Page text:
Furthermore, in June 2019, the Danish DPA also proposed a fine of €200,000 on IDDesign, a trendy Scandinavian interior design company—and this also for failure to delete data of its customers.
But remember, it's not only your customers' data you must manage.
Chronologically, the Visitor Management System (or the logbook) will be the first thing the auditor will see. We heard from clients' stories about auditors who started their day by playing with the front desk iPad for one hour and seeing it from a data privacy perspective.— Geoffroy De Cooman, Head of Product, Proxyclick
Yes. Your company's visitors' details also fall under GDPR's data minimization. So it's important to make sure the visitor management solution you implement allows you to set your visitor data retention periods.
With Proxyclick, it's possible to do that in two ways: Manually, or automatically.
data deletion v2
So not only will you be able to more easily comply with data minimization, but you'll be able to show the automated process you have in place when it comes time for an audit. 
You can dive deeper in "Checking into data privacy," our free e-book about the steps involved to get to a GDPR-compliant front desk.

The hotel sign-in sheet scenario revisited

In July 2019, World Trade Center Bucharest, was fined 15,000 for the very scenario I started this blog with.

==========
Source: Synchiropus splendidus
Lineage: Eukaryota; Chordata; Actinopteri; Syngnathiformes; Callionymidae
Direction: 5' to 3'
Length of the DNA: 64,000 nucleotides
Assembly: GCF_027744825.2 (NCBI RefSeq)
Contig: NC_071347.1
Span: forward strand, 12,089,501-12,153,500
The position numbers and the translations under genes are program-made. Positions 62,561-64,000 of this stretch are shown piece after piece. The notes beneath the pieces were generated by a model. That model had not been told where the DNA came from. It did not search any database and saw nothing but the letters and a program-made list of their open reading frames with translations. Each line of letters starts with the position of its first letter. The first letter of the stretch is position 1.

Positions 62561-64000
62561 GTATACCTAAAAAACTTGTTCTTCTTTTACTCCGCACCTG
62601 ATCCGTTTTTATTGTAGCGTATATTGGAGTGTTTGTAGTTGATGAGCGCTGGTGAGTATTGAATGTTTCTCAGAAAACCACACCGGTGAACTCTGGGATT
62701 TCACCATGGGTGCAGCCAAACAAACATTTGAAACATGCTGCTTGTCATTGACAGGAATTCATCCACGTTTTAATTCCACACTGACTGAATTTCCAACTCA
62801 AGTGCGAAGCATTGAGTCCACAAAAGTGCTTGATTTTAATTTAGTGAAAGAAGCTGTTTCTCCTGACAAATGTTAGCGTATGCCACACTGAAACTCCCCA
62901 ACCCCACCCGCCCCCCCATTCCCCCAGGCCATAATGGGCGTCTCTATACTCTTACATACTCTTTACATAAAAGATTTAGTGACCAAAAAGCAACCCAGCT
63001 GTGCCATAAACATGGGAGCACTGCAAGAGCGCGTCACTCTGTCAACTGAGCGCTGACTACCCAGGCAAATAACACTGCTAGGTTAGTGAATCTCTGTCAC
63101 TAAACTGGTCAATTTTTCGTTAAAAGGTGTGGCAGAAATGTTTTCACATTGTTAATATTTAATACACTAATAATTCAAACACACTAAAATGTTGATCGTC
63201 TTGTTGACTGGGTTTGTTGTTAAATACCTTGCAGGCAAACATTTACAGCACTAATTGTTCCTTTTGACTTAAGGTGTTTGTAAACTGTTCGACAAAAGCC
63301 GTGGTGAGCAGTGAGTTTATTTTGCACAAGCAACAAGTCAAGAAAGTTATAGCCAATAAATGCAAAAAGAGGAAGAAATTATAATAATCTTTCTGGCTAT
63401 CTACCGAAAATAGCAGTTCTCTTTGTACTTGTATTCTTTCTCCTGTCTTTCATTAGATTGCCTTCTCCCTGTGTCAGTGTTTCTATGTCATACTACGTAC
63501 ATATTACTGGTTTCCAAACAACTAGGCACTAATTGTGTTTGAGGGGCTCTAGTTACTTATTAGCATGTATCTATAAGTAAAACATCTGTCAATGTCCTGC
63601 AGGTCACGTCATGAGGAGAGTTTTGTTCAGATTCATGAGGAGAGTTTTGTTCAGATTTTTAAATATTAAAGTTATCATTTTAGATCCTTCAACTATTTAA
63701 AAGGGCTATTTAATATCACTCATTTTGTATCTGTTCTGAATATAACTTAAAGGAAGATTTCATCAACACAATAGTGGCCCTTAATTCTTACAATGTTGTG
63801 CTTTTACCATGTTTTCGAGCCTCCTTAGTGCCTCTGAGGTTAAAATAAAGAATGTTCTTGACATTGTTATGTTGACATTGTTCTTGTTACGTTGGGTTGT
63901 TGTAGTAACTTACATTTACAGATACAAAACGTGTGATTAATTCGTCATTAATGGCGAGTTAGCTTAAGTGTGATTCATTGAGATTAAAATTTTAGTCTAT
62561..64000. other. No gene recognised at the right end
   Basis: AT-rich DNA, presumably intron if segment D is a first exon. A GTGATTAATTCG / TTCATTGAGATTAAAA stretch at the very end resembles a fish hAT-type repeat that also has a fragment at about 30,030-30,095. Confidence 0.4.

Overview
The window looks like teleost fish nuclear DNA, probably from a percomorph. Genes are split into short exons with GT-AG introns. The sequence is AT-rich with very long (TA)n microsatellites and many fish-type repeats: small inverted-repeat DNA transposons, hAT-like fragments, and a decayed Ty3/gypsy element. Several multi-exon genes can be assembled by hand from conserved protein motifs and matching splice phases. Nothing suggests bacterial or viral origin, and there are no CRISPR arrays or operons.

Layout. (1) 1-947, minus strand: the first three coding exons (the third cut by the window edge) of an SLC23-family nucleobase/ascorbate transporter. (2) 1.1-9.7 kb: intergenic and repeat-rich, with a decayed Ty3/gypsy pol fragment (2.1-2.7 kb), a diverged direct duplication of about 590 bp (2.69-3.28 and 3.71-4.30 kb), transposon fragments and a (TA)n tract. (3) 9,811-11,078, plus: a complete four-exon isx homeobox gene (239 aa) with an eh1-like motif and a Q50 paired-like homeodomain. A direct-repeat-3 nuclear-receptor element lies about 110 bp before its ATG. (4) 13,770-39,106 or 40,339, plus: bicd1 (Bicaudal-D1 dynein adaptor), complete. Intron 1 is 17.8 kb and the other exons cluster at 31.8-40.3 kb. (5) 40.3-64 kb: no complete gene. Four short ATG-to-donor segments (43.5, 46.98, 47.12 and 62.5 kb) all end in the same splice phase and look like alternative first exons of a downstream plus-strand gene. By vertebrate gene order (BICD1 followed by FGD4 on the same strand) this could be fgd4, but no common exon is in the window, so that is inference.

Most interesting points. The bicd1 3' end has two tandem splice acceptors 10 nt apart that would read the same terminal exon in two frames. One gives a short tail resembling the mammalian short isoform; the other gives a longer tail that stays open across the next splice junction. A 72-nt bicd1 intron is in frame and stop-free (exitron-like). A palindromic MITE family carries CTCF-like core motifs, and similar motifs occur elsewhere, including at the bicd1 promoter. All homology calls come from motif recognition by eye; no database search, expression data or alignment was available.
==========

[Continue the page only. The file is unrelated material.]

A hotel employee left a printed list of their guests laying around their restaurant's front desk. The list was photographed by passerby and subsequently shared publicly, leaking the personal data of said guests!
Not only is this a nightmare for the guests—can you imagine having your personal info passed around without your knowing? But it also resulted in a sanctioned fine of 15,000.
The data controller, WORLD TRADE CENTER BUCHAREST S.A., has been sanctioned because it has not taken measures in order to ensure that its employees who have access to personal data process data only at its request, according to the law.— European Data Protection Board
Having a digital visitor management system like Proxyclick, with granular access privileges, could have saved Work Trade Center Bucharest much time and trouble—and reputation to boot. (More about how we handle security here)
Truth be told, I didn't know about this particular hotel's "breach in data" until recently. I'd be lying if I said I wasn't tempted to send this blog post back to the lovely hotel I stayed at last month just so they're aware of the risks.
Would you?


Disclaimer: The information presented above is not legal advice, is not to be acted on as such, may not be current and is subject to change without notice. You should seek professional legal counsel before taking any action.